How Not to Address Liberal Bias in Academia
Politically, academia is about as unbalanced as Norman Bates. Attempts to justify it contain eerie echoes of a 1950s CEO explaining why blacks and women simply weren’t qualified to ever do anything more taxing than make coffee and sweep floors.
I have argued about this topic before, and I am not going to rehash. Accept, arguendo, that academia isn’t balanced. The problem is bigger in some disciplines, smaller in others, but there’s nowhere that the skew doesn’t show up to some extent. Nor is it simply caused by academia hewing to its good old empirical priors while American politics moves wildly in other directions; academia has moved sharply to the left. What should we do about it?
Well, the first thing we should consider doing is “nothing.” As a public policy choice, "nothing" is far too often undervalued -- indeed, often ignored. But as I like to say, the existence of a problem does not imply the existence of a solution. It does not guarantee that any plausible cure will be better than the disease.
And how big a problem is this, really? Yes, it’s hard on conservatives who may find it harder to get that academic job they’ve always wanted. But as any statistician will tell you, expecting every subgroup to exactly mirror the larger population is folly. Unless you can show that this is having a big impact on academia, and the larger society that depends on its research -- and show that you’ve got a solution that will actually make academia better rather than worse -- then probably “nothing” is what we should do.
Liberals who have been nodding along, and any conservatives who disagree, will notice that these are, of course, exactly the arguments that have long been leveled against “affirmative action.” And some conservative lawmakers have apparently decided that affirmative action isn’t so bad after all. In at least two states, legislators are pushing language that would force the state university system to be more politically representative by incorporating more conservatives.
These measures do not seem overlikely to pass. But the mere fact that they are being put out there is interesting, because for years conservatives have been saying they didn’t want quotas. Now maybe some do.
That’s not entirely surprising. For a while now, Jonathan Haidt and the rest of the fine folks at Heterodox Academy have been patiently arguing that academia’s bias does matter. For one thing, it skews how research is done, and gets bias-tainted results. For another, there’s at least some evidence that conservatives are being discriminated against for their beliefs, and we tend to think that stereotyping and excluding people is bad. And for a third, an academia that becomes an institution dedicated to pushing a particular political agenda, and producing research that “proves” that people who embrace that agenda are smarter and more rational than those who don’t, is an institution that has made itself profoundly politically vulnerable.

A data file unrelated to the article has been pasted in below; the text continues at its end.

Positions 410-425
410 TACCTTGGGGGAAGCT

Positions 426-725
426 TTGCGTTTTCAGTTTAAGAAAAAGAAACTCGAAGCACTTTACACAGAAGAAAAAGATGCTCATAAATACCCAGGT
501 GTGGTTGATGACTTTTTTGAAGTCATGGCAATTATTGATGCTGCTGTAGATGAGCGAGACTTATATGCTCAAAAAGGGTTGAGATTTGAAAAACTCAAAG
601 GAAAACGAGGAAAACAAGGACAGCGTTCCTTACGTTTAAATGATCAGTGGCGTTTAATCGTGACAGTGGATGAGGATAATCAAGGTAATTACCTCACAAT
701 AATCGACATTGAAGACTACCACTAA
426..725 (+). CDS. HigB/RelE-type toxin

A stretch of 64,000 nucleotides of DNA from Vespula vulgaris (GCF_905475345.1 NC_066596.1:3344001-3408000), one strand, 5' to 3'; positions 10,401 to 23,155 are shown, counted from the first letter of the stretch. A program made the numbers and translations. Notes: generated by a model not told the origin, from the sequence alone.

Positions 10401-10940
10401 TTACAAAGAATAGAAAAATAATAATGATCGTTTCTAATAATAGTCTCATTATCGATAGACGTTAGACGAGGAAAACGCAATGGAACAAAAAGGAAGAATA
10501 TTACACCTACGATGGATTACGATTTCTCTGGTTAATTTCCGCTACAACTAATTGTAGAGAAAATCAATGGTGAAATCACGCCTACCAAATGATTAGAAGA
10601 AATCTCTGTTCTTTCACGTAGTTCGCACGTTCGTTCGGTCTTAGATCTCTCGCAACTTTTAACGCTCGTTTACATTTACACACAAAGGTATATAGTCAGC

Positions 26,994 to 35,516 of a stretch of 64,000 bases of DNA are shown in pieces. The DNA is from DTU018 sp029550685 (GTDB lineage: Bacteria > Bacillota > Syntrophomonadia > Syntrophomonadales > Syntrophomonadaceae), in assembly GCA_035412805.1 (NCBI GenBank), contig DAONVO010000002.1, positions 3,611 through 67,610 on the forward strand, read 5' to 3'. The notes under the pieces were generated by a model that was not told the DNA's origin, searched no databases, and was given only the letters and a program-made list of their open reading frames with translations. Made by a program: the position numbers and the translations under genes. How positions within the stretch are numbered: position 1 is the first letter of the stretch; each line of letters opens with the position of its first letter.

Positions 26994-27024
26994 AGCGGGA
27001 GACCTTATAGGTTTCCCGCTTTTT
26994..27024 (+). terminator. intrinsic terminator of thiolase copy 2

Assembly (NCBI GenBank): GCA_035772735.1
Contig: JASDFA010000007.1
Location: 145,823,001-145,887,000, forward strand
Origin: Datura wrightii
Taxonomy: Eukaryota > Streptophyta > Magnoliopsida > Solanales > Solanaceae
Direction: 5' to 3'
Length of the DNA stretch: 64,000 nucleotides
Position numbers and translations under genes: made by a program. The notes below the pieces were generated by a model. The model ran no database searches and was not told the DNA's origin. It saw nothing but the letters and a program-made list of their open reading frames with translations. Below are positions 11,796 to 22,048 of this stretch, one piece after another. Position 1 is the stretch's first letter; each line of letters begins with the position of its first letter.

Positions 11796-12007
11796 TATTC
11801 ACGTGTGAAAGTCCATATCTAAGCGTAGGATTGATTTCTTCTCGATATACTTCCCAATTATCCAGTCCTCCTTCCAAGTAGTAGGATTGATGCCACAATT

This bill is a symptom of conservatives' antipathy. So are bills attacking the tenure system. The more successful academia is at turning itself into a pure redoubt of progressive ideals, the more likely that castle is to fall.
That’s not to say that quotas for conservatives are a good idea. For one thing, it’s a whole lot easier to lie about being a conservative than it is to pretend to be a Hawaiian native. The most likely result of forcing schools to maintain ideological parity with distribution of party registrations within the state is that a lot of professors (the ones who don’t care about voting in primaries) will switch their voter registration. This not only doesn’t improve matters, but will actually destroy one of the best measures we have of the partisan skew in the academy.
For another, the mechanics are daunting. Party registrations vary year to year: do you fire a math teacher who’s ace at teaching calculus because oops, we have one too many Republicans now? And for a third, the pipeline of graduate schools has not produced all the conservative PhDs you’d need, and at best, won’t for many years. Where do you find professors? Especially ones who are willing to move to your state? Picture bidding wars over a handful of conservatives, and skyrocketing tuition costs.
But the very existence of these bills should be a warning sign to academia, and not just at state schools. (Virtually all of the colleges that aren’t state schools are nonetheless dependent on free-flowing student loan dollars, and that program too will be vulnerable if conservatives decide it’s just a way to fund their political enemies.) The impregnability of the ivory tower is an illusion, because it depends more than ever on a steady flow of government money. If academia defines itself too explicitly as the enemy of the folks controlling that money, the spigot will turn, and the garden inside will rapidly begin to dry up.
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